The hills, rivers and ravines still continued to give forth their valuable treasure ; but one fact was very evident, and that was that but a very small proportion of it remained in the mining regions. There was a continuous current of gold flowing into the chief city by the sea, and but a very small portion of it returning to the miners, who by their labor extracted it from the earth. Business men, also, among the various mining camps in the gold regions, who had succeeded in accumulating a reasonable amount, followed in the wake of this current to the big city, there to use and spend their earnings, and none, or at least but a very few, seemed willing to continue to live in and improve that portion of the country where they had won success.

The continuous flow of gold concentrated, therefore, in the hands of comparatively few men, and San Francisco became the head-center for all comers who desired to secure a portion of the golden stream. And now the city which, but a few years previous, was a mere cluster of sand-hills, began to assume the form and appearance of a great city, or the foundation upon which a metropolis was to be built. Throughout the dry or placer mining regions, numerous towns and villages had grown up which in a few years assumed conditions of considerable importance under the impression that such mining would be of a more lasting and permanent character. It required but a few years, however, to demonstrate the fact that such mining was of a transient nature; the gold in the ravines, gulches, flats and benches, as well as in the small and shallow creeks, was soon extracted, what was left by the American miner in his hasty and careless method of working being subsequently thoroughly cleaned out by the Chinese miners. These sections being later almost entirely deserted by the miners, the business men and families in the towns and villages were forced to abandon them, their homes and property soon falling into decay.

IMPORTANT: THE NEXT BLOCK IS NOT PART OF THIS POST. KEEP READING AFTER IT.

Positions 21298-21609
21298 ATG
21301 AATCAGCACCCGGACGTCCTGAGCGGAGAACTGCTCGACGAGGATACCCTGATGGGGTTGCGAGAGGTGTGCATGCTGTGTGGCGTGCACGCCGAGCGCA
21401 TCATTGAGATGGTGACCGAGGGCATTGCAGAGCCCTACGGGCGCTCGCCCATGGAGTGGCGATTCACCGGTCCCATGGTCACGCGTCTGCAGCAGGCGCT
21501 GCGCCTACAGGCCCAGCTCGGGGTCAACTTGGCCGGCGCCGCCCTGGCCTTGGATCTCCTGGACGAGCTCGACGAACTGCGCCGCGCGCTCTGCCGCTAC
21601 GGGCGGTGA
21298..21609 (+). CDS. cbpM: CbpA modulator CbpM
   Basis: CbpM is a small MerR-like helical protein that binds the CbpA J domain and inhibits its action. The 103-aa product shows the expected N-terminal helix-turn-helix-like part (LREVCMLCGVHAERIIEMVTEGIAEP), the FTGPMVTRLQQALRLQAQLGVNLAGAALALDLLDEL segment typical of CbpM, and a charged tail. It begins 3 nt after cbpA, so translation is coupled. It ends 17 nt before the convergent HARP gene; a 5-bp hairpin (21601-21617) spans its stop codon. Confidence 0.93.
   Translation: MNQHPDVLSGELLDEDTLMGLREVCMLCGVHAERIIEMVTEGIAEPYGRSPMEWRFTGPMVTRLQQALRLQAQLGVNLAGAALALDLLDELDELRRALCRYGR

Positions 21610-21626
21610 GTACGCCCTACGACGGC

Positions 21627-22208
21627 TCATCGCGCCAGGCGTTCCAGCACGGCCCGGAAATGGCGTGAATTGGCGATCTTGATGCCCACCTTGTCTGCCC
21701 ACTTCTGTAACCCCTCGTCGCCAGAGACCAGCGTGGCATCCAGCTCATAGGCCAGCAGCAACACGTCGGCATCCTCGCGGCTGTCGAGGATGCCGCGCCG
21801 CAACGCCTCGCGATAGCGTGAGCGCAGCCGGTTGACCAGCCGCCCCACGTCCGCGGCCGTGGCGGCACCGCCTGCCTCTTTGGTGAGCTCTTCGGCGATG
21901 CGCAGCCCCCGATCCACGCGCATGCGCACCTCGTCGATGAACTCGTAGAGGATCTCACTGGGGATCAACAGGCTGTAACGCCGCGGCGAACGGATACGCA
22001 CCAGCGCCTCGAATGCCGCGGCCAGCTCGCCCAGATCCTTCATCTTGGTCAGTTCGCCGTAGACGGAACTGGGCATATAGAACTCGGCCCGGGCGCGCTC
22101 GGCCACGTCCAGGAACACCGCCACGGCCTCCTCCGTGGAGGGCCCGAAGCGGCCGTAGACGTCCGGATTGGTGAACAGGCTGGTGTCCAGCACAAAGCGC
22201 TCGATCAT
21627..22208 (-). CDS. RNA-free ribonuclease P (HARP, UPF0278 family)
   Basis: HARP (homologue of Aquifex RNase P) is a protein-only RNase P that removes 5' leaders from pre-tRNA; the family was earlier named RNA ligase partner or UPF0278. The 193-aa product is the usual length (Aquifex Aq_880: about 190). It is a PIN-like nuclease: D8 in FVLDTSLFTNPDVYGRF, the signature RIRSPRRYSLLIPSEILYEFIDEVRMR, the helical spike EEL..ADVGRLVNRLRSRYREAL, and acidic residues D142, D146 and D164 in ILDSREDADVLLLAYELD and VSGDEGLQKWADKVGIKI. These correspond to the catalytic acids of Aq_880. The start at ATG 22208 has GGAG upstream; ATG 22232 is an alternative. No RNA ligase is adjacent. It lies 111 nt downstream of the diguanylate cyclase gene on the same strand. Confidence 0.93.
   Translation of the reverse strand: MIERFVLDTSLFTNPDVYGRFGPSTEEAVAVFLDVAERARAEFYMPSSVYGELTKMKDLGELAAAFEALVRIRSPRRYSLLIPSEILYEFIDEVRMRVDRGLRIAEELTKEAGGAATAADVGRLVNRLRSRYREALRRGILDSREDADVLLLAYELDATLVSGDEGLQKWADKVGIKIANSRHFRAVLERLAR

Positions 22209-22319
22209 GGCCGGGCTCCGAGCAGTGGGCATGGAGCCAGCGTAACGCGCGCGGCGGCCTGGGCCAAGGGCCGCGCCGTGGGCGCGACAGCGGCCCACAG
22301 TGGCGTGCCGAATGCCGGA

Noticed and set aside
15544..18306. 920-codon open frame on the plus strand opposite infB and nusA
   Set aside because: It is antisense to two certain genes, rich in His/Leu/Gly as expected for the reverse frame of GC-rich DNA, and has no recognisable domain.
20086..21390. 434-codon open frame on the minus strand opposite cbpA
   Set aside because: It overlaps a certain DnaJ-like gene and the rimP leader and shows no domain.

In the course of some eight years from the first discovery of gold in California, the entire country, extending from Arizona and New Mexico on the south, up through the British possessions to the Alaska line on the north, and as far as the Black Hills at the east, were traveled over and prospected by various companies of miners who were in search of another Eldorado. Although many rich localities were discovered from which a great amount of gold was extracted, yet the mines were spotted, the gold generally at a great depth and confined to a few gulches or ravines only, demonstrating the fact that no other portion of the earth's surface, at least upon our own continent, will ever be discovered where the gold is distributed so uniformly over the surface among the numerous ravines, rivers and gulches, and in such immense quantities, as was found to be the case in California. In fact, I doubt the existence of a similar deposit and of such an extent, anywhere upon the earth's surface. Neither has there been so far discovered anywhere upon the Pacific Coast mining districts that contain within their limits such a vast number of quartz ledges bearing free gold in paying quantities, as can be found in the mining regions of California at the present time.

I have stated that the majority of the residents of California, at least in the mining regions, in time became well satisfied with their adopted home, and intended to remain; but there were a few, nevertheless, who still pined for their Eastern home, for various reasons.

Return To: California Gold Rush: True Tales of the 49ers